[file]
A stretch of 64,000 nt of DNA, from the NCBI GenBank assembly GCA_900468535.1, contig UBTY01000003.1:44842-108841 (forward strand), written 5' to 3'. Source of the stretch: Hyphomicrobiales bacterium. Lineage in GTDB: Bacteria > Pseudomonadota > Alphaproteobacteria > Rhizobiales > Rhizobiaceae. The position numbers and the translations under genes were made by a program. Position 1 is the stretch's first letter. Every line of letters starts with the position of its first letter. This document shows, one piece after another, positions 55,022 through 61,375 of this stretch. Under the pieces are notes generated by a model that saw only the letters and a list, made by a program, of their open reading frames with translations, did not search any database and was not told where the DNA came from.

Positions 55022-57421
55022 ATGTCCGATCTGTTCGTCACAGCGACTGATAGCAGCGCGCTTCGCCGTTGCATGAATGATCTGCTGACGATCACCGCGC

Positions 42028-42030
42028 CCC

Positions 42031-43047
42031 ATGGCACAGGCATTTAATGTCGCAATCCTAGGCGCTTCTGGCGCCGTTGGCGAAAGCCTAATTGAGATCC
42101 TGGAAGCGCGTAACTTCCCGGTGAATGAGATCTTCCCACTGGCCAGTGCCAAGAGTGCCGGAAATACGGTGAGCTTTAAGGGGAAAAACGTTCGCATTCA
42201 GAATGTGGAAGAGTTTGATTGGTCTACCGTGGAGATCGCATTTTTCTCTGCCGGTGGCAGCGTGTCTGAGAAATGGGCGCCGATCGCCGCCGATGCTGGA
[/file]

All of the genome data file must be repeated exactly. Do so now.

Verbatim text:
A stretch of 64,000 nt of DNA, from the NCBI GenBank assembly GCA_900468535.1, contig UBTY01000003.1:44842-108841 (forward strand), written 5' to 3'. Source of the stretch: Hyphomicrobiales bacterium. Lineage in GTDB: Bacteria > Pseudomonadota > Alphaproteobacteria > Rhizobiales > Rhizobiaceae. The position numbers and the translations under genes were made by a program. Position 1 is the stretch's first letter. Every line of letters starts with the position of its first letter. This document shows, one piece after another, positions 55,022 through 61,375 of this stretch. Under the pieces are notes generated by a model that saw only the letters and a list, made by a program, of their open reading frames with translations, did not search any database and was not told where the DNA came from.

Positions 55022-57421
55022 ATGTCCGATCTGTTCGTCACAGCGACTGATAGCAGCGCGCTTCGCCGTTGCATGAATGATCTGCTGACGATCACCGCGC

Positions 42028-42030
42028 CCC

Positions 42031-43047
42031 ATGGCACAGGCATTTAATGTCGCAATCCTAGGCGCTTCTGGCGCCGTTGGCGAAAGCCTAATTGAGATCC
42101 TGGAAGCGCGTAACTTCCCGGTGAATGAGATCTTCCCACTGGCCAGTGCCAAGAGTGCCGGAAATACGGTGAGCTTTAAGGGGAAAAACGTTCGCATTCA
42201 GAATGTGGAAGAGTTTGATTGGTCTACCGTGGAGATCGCATTTTTCTCTGCCGGTGGCAGCGTGTCTGAGAAATGGGCGCCGATCGCCGCCGATGCTGGA